Study Reveals: The Songs That Make You The MOST Productive!

Like it or loathe it, working and studying from home has become the habitual normality for many of us. But are we being as productive as we can be? conducted a study that analysed Spotify playlists titled ‘motivational’ and ‘concentration’ to determine the all-time most productive songs!

OnBuy surveyed 3,000 people, then enlisted 10 short tasks to each participant, to find out how many tasks they could complete with each song playing.

The participants completed an average of 5 tasks per song with no music.

Most Productive Playlist:

People on average who took part in the study found that overall, My Love by Sia, Real Love by Tom Odell, and I Wanna Be Yours by Arctic Monkeys among the most productive songs to study to, with people completing 6 of the 10 tasks through the duration.

Secret Garden by Bruce Springsteen and Don’t Worry Be Happy by Bobby McFerrin also among those that increase productivity and concentration with people also completing 6 of the 10 tasks!

OnBuy’s study also found a general correlation with the beats per minute (BPM) of a song. The lower the BPM, the more productive people were.

Least Productive Playlist:
Despite being a popular song, I’m So Excited – The Pointer Sisters, was the worst song for productivity. People only completed 2/10 tasks whilst listening to this song.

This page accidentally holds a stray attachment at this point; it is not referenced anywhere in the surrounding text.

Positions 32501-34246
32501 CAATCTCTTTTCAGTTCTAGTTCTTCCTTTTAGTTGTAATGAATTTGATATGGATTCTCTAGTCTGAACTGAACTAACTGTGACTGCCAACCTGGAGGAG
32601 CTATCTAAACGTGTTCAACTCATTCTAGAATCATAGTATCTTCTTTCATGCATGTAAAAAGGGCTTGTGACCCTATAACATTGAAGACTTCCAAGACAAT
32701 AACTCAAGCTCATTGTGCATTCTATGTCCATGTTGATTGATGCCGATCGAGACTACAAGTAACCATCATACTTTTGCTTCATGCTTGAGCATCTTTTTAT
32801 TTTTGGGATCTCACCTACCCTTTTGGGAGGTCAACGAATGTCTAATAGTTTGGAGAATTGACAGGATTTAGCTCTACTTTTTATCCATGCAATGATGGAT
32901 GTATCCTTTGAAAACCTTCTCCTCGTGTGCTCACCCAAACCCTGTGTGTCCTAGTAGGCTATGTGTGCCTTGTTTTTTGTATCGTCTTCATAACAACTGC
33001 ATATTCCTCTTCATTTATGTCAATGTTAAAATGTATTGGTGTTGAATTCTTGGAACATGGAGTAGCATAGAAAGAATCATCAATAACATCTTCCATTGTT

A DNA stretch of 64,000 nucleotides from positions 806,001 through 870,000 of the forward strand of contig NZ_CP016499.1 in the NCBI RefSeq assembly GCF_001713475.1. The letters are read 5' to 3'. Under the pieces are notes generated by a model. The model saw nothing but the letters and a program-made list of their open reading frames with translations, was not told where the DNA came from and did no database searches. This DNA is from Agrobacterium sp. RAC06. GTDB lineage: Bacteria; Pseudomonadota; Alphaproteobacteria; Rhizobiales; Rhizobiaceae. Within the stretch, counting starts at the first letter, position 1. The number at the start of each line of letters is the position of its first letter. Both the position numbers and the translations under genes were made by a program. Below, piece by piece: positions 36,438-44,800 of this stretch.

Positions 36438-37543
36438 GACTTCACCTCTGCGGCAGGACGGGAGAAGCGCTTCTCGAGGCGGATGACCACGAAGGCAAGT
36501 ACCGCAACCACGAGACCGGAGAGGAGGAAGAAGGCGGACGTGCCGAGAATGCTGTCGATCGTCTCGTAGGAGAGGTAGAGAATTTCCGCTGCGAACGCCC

Also among the worst songs to be productive to was Roar by Katy Perry and Dancing With Myself by Billy Idol; with all participants also completing 2 out of the 10 tasks.

The penultimate least productive songs were Fight Song by Rachel Platten, Unstoppable by Sia, and Bat Out Of Hell by Meat Loaf. Participants only completed three tasks whilst listening to these songs.


• OnBuy analysed playlists titled ‘motivational’ and ‘concentration’ and examined these to find out which would be the most productive song.
• For the testing; OnBuy created segments of data entry, and they wanted to see how many segments they could complete in the hour time slotted.
• OnBuy then gave 3,000 participants 10 data entry tasks and wanted to see how many tasks they could get done with no music.
• They then did the same, with songs playing within the hour time slot they were given to see how many tasks they could complete.
• OnBuy collated the results by looking at whether tasks were fully completed, partially completed or not at all.
• An average BPM across all playlists was worked out using

Data commissioned by OnBuy – Find out more about them HERE.

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